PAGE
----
“The World Junior title was a dream come true”
Interview by Ingemar Falk
You became World Junior champion this autumn. Describe your first days as a new world champion?
”My first days after I won the World Juniors were amazing, as I was so happy and thrilled. It was a dream come true. And I think it is the best feeling, when you work for something and spend time on it, and then you achieve something big. That gives happiness.”
What is your next goal in your career?
”Now that I have the Wordl Junior title, the goal must be to try to step up as a senior, that is, to increase my rating.”
What is your connection with Magnus Carlsen. Only messages, or perhaps some training sessions?
”We have a good relation. He is nice and funny. We have played the Olympiad and European teams together, and he is a good teammate. We had a training camp some months ago, which was great.”
What do you expect from TePe Sigeman tournament?
“I have heard a lot of great stuff about the TePe Sigeman tournament, and I really look forward to playing there. I expect it to be strong and well organized, and I will enjoy to be there”.
You have played several tourneys in Sweden. What do you like most competing in Sweden?
“What I like most about playing in Sweden is that the tournaments are usually well organized and a lot of nice people. It is very close to Norway, so it feels a bit like home.”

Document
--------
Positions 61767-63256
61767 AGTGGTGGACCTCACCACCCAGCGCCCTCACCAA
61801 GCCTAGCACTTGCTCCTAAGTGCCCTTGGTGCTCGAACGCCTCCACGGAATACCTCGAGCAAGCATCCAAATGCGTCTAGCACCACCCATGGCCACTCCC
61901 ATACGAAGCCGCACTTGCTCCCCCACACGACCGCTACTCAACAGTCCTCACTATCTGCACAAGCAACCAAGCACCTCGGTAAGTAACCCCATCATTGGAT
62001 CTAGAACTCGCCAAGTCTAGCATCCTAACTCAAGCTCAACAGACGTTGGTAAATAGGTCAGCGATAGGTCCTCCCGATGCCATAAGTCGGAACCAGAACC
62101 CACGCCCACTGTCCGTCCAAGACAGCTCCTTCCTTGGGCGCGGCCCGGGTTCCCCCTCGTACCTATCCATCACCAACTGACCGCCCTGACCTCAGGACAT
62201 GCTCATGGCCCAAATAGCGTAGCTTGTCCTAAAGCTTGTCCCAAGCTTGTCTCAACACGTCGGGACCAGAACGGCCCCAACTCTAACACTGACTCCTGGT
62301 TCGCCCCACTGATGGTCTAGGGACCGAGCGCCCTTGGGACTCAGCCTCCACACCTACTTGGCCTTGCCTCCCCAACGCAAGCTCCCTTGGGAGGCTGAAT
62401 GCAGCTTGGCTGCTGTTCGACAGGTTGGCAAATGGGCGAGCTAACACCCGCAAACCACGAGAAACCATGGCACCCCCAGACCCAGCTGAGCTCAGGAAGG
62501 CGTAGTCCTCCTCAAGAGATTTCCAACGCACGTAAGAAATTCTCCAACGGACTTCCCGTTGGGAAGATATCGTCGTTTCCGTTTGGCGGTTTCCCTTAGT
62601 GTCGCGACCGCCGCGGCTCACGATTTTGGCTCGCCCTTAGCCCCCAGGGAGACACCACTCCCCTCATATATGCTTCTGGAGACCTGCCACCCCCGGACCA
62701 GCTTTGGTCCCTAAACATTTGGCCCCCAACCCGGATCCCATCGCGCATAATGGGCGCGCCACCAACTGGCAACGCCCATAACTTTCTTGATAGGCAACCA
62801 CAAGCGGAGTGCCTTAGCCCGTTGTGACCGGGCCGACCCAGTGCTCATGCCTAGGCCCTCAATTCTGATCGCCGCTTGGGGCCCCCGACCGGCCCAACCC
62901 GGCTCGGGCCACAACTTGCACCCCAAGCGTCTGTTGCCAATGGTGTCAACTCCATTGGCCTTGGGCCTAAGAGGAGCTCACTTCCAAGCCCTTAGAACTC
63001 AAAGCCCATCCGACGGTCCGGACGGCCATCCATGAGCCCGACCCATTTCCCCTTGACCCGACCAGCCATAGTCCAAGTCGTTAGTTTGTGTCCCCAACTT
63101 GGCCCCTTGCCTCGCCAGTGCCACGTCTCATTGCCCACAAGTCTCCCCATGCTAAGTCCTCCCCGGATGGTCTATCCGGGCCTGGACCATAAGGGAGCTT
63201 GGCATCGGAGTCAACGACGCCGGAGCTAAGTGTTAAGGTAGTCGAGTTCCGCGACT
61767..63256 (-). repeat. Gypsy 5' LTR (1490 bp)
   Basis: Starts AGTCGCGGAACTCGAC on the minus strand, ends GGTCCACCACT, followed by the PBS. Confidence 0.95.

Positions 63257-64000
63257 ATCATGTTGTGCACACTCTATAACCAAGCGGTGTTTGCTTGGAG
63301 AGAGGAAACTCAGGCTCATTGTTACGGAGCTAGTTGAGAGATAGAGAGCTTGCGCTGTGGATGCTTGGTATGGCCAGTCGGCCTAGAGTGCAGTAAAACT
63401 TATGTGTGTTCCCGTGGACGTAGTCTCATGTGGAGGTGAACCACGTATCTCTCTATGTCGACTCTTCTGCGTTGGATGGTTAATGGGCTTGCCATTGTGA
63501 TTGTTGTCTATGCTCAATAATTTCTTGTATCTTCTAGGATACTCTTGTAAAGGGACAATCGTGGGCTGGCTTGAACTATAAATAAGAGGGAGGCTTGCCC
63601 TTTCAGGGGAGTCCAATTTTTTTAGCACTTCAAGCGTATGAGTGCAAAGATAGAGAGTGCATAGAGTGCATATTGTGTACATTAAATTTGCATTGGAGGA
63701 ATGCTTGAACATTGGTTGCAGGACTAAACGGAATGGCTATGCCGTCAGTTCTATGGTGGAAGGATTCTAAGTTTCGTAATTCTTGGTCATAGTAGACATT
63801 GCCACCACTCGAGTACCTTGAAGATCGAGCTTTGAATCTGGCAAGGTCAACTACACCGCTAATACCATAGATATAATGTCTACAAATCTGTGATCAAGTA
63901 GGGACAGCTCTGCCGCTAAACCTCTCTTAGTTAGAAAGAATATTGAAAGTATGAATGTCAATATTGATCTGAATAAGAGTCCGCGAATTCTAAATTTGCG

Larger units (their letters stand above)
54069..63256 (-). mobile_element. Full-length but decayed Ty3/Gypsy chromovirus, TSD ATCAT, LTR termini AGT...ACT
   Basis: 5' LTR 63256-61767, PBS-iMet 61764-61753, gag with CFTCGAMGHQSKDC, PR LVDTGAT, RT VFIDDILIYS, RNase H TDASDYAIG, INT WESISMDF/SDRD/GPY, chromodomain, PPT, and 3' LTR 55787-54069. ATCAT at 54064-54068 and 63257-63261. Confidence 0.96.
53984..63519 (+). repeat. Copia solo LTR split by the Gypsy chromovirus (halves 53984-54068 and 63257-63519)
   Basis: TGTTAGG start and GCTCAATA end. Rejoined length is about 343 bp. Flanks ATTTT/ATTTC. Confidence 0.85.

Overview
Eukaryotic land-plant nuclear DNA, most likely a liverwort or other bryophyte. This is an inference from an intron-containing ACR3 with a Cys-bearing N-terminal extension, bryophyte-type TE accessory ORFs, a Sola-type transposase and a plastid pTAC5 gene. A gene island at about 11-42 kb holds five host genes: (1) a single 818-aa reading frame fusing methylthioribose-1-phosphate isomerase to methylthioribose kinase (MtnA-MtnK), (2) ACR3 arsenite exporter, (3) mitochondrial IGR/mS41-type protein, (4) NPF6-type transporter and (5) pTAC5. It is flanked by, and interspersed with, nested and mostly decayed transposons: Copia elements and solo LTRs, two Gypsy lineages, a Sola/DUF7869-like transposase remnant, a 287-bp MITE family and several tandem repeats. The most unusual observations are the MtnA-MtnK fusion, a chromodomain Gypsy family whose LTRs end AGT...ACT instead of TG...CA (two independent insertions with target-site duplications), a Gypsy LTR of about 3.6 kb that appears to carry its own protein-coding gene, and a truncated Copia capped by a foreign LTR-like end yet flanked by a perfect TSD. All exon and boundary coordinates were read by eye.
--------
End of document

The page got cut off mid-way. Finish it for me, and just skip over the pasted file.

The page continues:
What was your favourite chess opening when you were twelve years old?
“My favourite chess opening with white when I was 12 years old was 1.e4 e5 2.Nf3 Nc6 3.d4 exd4 4.Nxd4 Bc5 5. Be3 Qf6 6. Nb5. I remember I loved to play this and played it a lot, but I dont know if it has a name.”
And your preferred chess opening nowadays?
“I don’t really have a special chess opening I love these days… maybe the aforementioned. But it is not so good, sometimes it works playing blitz maybe… But for classical, what I know best is Caro Kann, I think.”
What’s your best tip to more easily fall asleep at nights during a chess tournament?
“My best tip to fall asleep is to go for a walk outside 30 minutes before you go to bed, and don’t use social media. Just think about life and walk. After the walk you will find it easier to sleep.”
Do you have any superstitions when you sit down at the chess board before a tournament game?
“When I have a good tournament with a pen, I don’t change that pen, and want to use it for every game. Also sometimes I don’t change my pants if I win the day before with them.”
Who was your first chess trainer?
“My first personal chess trainer was Håkon Strand from Stavanger. Before that I had group sessions with Per Blikra/Håvard Løvik when I was 5-6 years old.”
How much chess do you study an average day?
“That really depends. I’m not so structured, I work as much as I feel like. Sometimes I don’t work, if I don’t want to work with chess that day. Other days, it might be that I’m very motivated, and work 8 hours. But usually, there is not passing day without me looking at chess. It varies from 1 to 8 hours.”
Who is your best chess fan?
“I’m not sure who my biggest chess fan is, but I have some fans that follow me here in Norway!”
When you think of Sweden, which three things pop up first in your mind?
“Candy, girls and chess!”